Mouse L cells are γ-irradiated at a dose of 1 Mrad, and ultrathin sections of the cells are examined by electron microscopy. The distance between chromatin fibers in diffused chromatin regions in the irradiated nuclei is essentially identical with the non- irradiated control. In contrast, an increase of the distance between the chromatin fibers is observed in the excess of Ca ions in irradiation.
Deoxyribonucleoprotein (DNP) extracted from calf thymus is gamma-irradiated at a dose of 100 krad. Freeze-replicas of the irradiated DNP are made, and examined by means of electron microscopy. The non-irradiated DNP fibers with a mean diameter of 183Å are formed by coiling of finer fibers, 23Å in mean diameter. In contrast, the irradiated DNP fibers appear to be thin fibers, being 49Å in mean diameter.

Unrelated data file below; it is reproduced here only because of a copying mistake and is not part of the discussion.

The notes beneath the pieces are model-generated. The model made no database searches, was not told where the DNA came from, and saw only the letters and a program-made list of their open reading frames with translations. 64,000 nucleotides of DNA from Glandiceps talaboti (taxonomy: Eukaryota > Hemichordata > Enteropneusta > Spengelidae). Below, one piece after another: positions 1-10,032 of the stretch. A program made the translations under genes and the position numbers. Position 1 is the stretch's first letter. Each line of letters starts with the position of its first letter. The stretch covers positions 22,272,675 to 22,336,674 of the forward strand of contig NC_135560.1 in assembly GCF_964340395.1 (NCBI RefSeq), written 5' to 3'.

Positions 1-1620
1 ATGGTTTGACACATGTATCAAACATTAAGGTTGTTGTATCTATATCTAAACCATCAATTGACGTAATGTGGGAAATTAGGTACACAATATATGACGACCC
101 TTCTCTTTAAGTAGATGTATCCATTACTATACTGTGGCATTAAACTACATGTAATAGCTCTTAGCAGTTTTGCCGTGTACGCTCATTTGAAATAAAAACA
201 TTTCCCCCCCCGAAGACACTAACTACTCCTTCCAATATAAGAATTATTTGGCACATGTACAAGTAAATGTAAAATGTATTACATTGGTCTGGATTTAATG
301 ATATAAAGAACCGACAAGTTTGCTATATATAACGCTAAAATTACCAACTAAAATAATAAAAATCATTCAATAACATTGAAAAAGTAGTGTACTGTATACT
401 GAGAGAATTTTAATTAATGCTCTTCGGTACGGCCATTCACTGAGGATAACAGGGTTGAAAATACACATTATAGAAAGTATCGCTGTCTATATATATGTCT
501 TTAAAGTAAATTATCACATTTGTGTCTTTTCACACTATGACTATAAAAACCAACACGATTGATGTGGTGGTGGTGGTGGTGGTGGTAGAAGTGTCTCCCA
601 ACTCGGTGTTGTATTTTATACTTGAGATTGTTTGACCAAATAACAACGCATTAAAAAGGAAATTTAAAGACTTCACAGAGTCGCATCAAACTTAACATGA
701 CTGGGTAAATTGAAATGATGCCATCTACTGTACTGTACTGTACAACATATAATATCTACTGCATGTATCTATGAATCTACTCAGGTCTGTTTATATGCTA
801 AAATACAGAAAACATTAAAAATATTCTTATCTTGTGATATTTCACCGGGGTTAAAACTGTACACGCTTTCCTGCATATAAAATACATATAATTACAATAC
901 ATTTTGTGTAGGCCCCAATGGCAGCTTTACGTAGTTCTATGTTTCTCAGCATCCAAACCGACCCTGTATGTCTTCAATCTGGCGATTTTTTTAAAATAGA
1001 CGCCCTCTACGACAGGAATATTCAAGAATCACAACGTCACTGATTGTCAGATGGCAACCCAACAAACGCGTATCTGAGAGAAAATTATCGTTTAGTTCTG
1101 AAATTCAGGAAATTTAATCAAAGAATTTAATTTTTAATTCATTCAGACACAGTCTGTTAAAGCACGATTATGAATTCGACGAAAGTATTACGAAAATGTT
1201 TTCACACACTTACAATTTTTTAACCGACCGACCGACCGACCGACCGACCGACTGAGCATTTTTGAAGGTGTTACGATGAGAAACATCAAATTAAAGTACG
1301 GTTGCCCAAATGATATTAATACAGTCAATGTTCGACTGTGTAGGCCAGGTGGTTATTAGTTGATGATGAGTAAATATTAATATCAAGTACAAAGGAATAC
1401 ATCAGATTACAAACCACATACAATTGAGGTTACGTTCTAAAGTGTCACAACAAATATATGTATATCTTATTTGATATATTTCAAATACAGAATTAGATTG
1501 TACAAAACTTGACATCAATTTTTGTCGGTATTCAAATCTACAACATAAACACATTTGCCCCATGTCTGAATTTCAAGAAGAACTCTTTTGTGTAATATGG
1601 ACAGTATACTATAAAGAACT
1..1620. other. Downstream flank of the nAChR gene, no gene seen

A human cell line (KONT) producing colony-stimulating activity (CSA) has been established.1) The KONT cell line was isolated from the pleural effusion of a lung cancer patient who had developed marked leukocytosis. The cells produce both human CSA and mouse CSA. Medium conditioned by KONT cells is much more potent in stimulating human bone marrow cell growth than is human leukocyte conditioned medium (HL-CM). Furthermore, the KONT conditioned medium tends to induce granulocytic cells rather than other cell types. The CSA is stable at temperatures ranging from 37°C to 50°C, but is completely inactivated at a temperature of 80°C for 30min. The CSA is also sensitive to digestion by trypsin and pronase, and there is little binding of mouse or human CSA in KONT- CM to concanavalin A-Sepharose. Fractionation of the conditioned medium by Sephadex G-150 chromatography indicated that the maximum activity of the CSA for human marrow cells is eluted at 20, 000-28, 000 dalton fraction.